In other words, in the context of this article, anxiety is signaling a red flag. So, instead of you trying to suppress it, the wiser thing to do is really stop and ask yourself, “Why is it that when [insert name here] comes to mind, I feel this way?” Then really listen to yourself when the answer presents itself — and then act accordingly when it comes to the steps that you need to put into place next in order to experience less anxiety and more calm. Take whatever steps are necessary too. Anxiety is not something that you want to play with. Stress either.
2. “Emotional Vampire” Tracks When It Comes to a Way to Describe Them
When it comes to everything that I just said, if there’s a term that would describe those people perfectly, “emotional vampire” would definitely scratch the itch. So, how do you know if you’ve got an emotional vampire in your life — I mean, beyond what I just described?
According to many mental health professionals, there are three telling signs that someone fits this particular bill:
- They constantly need attention and/or validation.
- They suck at self-accountability (and honestly, emotional self-regulation).
- They tend to stay in counterproductive — if not flat-out self-destructive — patterns.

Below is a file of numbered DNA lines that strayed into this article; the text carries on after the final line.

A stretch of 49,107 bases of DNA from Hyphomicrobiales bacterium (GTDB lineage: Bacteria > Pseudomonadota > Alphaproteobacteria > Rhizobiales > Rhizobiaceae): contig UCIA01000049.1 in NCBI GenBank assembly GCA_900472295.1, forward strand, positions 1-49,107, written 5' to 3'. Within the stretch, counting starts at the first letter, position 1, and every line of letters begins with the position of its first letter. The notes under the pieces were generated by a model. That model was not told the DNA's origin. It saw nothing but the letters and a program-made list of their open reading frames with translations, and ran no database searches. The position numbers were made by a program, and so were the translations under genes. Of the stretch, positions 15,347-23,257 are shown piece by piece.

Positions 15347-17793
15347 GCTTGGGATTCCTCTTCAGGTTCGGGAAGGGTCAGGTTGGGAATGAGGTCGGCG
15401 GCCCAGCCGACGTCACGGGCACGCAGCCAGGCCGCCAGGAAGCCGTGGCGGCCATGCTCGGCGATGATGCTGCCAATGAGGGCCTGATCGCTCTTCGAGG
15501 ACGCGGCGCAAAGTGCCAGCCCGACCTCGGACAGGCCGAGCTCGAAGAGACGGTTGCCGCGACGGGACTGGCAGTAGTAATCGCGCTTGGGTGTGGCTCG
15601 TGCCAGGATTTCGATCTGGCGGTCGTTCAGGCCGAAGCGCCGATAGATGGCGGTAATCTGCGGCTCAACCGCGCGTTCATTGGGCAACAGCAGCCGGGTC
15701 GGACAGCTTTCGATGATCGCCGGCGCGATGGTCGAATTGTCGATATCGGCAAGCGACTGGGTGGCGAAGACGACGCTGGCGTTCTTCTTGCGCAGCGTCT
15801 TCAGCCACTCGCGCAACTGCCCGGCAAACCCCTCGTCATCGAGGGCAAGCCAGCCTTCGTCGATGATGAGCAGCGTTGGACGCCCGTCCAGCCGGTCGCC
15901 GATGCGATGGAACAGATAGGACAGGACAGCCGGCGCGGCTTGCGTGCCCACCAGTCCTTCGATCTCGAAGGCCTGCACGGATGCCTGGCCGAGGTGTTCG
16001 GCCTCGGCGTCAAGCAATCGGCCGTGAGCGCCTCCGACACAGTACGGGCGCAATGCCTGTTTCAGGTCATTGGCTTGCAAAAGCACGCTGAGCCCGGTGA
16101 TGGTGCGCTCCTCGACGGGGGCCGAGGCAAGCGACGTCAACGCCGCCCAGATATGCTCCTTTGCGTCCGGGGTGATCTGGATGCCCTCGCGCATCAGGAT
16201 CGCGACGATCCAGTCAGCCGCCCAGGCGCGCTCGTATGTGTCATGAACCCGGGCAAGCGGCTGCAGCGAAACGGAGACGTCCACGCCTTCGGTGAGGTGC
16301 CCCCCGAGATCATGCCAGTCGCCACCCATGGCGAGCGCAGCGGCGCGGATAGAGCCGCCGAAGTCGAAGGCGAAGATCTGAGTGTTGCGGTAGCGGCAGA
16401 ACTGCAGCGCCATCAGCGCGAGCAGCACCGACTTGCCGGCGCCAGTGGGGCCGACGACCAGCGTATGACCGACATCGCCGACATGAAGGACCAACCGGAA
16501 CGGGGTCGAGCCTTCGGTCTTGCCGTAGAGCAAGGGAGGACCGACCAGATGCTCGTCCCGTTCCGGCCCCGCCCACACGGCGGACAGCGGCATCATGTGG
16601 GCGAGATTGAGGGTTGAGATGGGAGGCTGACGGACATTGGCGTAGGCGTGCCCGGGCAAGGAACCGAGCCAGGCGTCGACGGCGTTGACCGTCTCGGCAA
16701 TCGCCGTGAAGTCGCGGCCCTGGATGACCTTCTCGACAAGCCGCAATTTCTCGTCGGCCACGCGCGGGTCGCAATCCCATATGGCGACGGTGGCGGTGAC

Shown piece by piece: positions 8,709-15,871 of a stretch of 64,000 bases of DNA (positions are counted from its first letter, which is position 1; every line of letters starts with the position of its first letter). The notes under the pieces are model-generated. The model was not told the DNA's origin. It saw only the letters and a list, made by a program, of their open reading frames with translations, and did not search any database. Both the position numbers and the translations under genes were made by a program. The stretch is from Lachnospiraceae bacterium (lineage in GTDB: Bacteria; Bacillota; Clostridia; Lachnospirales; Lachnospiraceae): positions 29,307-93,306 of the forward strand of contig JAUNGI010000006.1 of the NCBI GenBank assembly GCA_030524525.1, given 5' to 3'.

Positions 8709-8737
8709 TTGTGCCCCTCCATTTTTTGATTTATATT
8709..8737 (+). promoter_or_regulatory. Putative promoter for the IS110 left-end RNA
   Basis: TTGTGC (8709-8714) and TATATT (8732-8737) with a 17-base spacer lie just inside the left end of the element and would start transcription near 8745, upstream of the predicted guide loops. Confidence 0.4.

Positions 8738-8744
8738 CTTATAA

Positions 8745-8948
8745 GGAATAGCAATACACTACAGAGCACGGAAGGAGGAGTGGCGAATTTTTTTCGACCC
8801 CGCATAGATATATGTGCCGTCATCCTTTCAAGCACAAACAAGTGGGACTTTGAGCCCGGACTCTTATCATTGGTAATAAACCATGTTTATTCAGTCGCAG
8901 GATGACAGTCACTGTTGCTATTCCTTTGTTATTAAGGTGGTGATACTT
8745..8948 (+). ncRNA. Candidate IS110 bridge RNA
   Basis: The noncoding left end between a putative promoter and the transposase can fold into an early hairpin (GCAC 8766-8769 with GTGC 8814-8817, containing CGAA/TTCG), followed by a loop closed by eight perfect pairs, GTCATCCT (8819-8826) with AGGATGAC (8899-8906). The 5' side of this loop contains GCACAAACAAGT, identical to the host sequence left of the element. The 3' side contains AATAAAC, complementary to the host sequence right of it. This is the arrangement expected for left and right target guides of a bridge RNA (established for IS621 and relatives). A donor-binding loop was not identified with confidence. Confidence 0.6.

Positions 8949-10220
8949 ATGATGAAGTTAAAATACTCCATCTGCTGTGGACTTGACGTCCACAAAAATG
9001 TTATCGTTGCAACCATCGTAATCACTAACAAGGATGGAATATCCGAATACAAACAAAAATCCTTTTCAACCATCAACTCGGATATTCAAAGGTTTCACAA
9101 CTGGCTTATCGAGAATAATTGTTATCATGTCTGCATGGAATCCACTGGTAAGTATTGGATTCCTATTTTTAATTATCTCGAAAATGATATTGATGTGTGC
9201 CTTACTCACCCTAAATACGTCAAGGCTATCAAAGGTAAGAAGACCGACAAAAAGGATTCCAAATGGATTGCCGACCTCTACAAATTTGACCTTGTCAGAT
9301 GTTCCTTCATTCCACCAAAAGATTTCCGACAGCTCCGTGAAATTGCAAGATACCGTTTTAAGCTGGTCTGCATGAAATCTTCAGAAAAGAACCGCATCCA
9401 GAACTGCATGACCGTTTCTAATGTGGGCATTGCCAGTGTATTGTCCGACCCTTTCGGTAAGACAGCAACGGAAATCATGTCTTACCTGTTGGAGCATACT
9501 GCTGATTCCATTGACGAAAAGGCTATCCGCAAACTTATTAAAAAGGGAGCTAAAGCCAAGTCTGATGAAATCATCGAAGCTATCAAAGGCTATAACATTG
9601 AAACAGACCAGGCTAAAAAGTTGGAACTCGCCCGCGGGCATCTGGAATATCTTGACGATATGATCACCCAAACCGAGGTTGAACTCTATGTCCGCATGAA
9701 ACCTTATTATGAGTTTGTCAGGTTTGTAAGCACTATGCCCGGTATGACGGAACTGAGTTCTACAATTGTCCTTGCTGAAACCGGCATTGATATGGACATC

Because of this, having them around typically results in them doing things like:
Gaslighting you — making you think that you’re insane for having the memories or feelings that are directly related to them that you do.
Being passive-aggressive — hinting around at issues instead of directly addressing them (which yes, is super draining). You know the kind: when you ask them “What’s wrong?”, they say “nothing” five times before actually getting to the point. LAWD.
Playing the victim — when you call them out on their ish, either it’s someone else’s fault or they start to act like you are bullying them by addressing what they are actually doing wrong.
Talking too much — emotional vampires SUCK at listening. Listening means that they have to let other people have the floor, that they can’t be the center of attention, and/or that they might hear something that they would prefer to ignore or avoid. That said, watch those who talk over you a lot. Not only is it disrespectful but oftentimes, they are telling you that they don’t want to deal with whatever you’re about to say (even if they know that they should).
Taking control — controlling people are draining because we aren’t designed to be controlled (or to control others). We’re adults and that means we are free to have our own opinions, perspectives, and even ways of doing things. Emotional vampires will always push back on this because, if the way you choose to live your life does not serve them in the way that they want it to, they will try and get some control over you, so that they can (continue to) manipulate you.